At step 215, control unit 105 compares the relative delay between signals VERDEL and HOR as indicated by count value CNT2 with a desired delay, e.g. 4 or 12 cycles of signal 16-- FH. For example, count value CNT2 may be subtracted from a desired delay DELDES to produce a delay error DELTA1. Control unit 105 then adjusts (step 220) the value of delay value DELIN to more closely approximate the desired delay between signals HOR and VERDEL. The adjustment may be accomplished by, for example, adding the delay error DELTA1 to the present delay value DELIN to produce a new value for delay DELIN. The control operation then waits (step 225) until the delay value is to be checked again at which time the described operation is repeated. The delay value may be checked, for example, every field or less frequently.
FIG. 4 shows a detailed digital logic implementation of a section of the block diagram in FIG. 1. Features of FIG. 4 that correspond to those in FIG. 1 have been given the same identifying numbers as in FIG. 1. Although FIG. 4 does not show control unit 105 and line counter 100 of FIG. 1, FIG. 4 does indicate that control unit 105 from FIG. 1 may be a microprocessor or microcomputer. Also, FIG. 4 shows exemplary embodiments for counters 115 and 120 and divider 125 in FIG. 1. FIG. 4 also indicates possible digital signal polarities for controlling the counter and comparison functions. Specifically, inverter 430 and register 420 modify signal polarities. A feature of FIG. 4 that is not included in FIG. 1 is field indicator circuit 405 that generates a signal indicating when the current field is field 1. Latch circuits 410 and 415 are controlled by signals from NOR gate 440 and inverter 425, respectively, to aid in interfacing with a microprocessor that may be performing the function of control unit 105 from FIG. 1. Circuit 435 stops counter 115 when the maximum count value is reached to prevent the count value at the output of counter 115 from repetitively cycling through count values. Cycling of counter 115 would undesirably produce multiple transitions on signal VERDEL between pulses on signal VER.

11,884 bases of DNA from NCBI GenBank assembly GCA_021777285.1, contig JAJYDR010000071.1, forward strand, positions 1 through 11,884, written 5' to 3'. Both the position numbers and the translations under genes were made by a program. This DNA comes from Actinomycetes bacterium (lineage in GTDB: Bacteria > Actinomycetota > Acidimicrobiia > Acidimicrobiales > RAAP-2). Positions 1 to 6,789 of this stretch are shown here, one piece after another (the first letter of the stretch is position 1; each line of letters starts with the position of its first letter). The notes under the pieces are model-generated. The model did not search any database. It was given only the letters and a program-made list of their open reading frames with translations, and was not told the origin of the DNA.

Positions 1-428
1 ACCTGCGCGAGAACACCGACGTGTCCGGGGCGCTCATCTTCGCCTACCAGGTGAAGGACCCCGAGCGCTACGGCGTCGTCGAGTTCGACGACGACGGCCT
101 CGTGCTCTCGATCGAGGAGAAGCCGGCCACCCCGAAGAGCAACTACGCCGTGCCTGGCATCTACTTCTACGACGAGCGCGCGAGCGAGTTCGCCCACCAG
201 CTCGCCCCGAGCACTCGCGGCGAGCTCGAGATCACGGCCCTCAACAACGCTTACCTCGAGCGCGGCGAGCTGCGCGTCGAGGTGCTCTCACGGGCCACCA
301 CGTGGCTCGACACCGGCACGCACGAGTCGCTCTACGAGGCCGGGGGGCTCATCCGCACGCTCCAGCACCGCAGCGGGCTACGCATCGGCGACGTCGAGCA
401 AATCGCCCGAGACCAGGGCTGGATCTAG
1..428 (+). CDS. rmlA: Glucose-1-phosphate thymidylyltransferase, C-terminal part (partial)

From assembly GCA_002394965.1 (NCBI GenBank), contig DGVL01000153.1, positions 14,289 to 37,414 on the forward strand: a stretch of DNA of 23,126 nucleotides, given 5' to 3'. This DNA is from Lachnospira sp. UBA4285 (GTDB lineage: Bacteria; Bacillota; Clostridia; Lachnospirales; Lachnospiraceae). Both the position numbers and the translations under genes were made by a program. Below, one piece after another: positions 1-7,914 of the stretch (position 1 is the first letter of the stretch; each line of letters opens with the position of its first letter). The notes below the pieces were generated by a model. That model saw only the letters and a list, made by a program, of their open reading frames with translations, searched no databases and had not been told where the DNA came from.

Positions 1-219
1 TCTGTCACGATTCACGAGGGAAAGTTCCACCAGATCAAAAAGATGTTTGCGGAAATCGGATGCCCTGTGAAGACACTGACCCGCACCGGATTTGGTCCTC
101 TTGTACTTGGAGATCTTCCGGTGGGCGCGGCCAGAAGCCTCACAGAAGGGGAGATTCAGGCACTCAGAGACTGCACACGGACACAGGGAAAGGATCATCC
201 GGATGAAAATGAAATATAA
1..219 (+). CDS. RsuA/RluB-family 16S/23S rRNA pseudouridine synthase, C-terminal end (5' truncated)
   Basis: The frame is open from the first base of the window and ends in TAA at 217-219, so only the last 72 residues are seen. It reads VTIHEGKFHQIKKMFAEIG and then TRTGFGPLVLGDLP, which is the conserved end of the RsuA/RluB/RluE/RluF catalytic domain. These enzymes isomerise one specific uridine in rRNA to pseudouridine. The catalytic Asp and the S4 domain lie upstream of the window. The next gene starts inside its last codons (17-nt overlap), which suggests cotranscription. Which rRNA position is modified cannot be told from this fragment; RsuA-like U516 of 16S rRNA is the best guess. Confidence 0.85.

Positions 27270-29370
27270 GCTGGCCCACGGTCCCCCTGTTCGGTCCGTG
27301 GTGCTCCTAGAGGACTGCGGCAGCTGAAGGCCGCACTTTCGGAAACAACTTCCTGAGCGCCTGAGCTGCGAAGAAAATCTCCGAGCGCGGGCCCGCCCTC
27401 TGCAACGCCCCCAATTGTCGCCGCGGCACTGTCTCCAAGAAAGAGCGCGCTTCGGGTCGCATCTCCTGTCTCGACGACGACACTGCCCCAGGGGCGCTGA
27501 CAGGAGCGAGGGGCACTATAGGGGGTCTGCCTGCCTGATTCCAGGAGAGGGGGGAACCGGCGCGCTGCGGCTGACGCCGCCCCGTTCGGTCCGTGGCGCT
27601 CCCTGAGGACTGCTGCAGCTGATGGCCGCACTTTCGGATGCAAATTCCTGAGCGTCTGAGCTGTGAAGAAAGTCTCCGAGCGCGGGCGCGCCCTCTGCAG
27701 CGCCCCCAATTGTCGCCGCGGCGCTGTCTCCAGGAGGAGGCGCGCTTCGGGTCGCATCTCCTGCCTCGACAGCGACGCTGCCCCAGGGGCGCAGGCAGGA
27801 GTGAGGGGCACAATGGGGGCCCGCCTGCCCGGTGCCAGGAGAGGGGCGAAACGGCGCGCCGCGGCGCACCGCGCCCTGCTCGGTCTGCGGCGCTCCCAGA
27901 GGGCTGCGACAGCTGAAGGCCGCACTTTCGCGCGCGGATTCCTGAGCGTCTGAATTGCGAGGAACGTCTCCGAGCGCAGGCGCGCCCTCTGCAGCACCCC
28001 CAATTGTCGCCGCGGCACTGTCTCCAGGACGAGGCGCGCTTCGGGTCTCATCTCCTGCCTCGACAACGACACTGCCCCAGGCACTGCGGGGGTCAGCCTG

The invention may also be useful in regard to video cassette recorders (VCR). A VCR may incorporate multiple read heads. Periodically, e.g. during vertical blanking, the VCR switches between read heads. The switching operation may introduce a timing transient error into the sync timing. The transient phase error may persist until the end of vertical blanking. In the vicinity of line 21, for example, the timing error may approach 10 μs. The invention may be used as described above to adjust the sync timing and compensate for VCR related phase transients to significantly improve line counter operation.
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|U.S. Classification||348/536, 386/E05.028, 348/E07.03, 348/540, 348/547, 348/E05.018|
|International Classification||H04N5/93, H04N5/10, H04N7/087|
|Cooperative Classification||H04N5/10, H04N5/93, H04N7/087|
|European Classification||H04N5/10, H04N7/087, H04N5/93|
|Dec 1, 1998||FPAY||Fee payment|
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|Dec 6, 2002||FPAY||Fee payment|
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|Jan 4, 2007||FPAY||Fee payment|
Year of fee payment: 12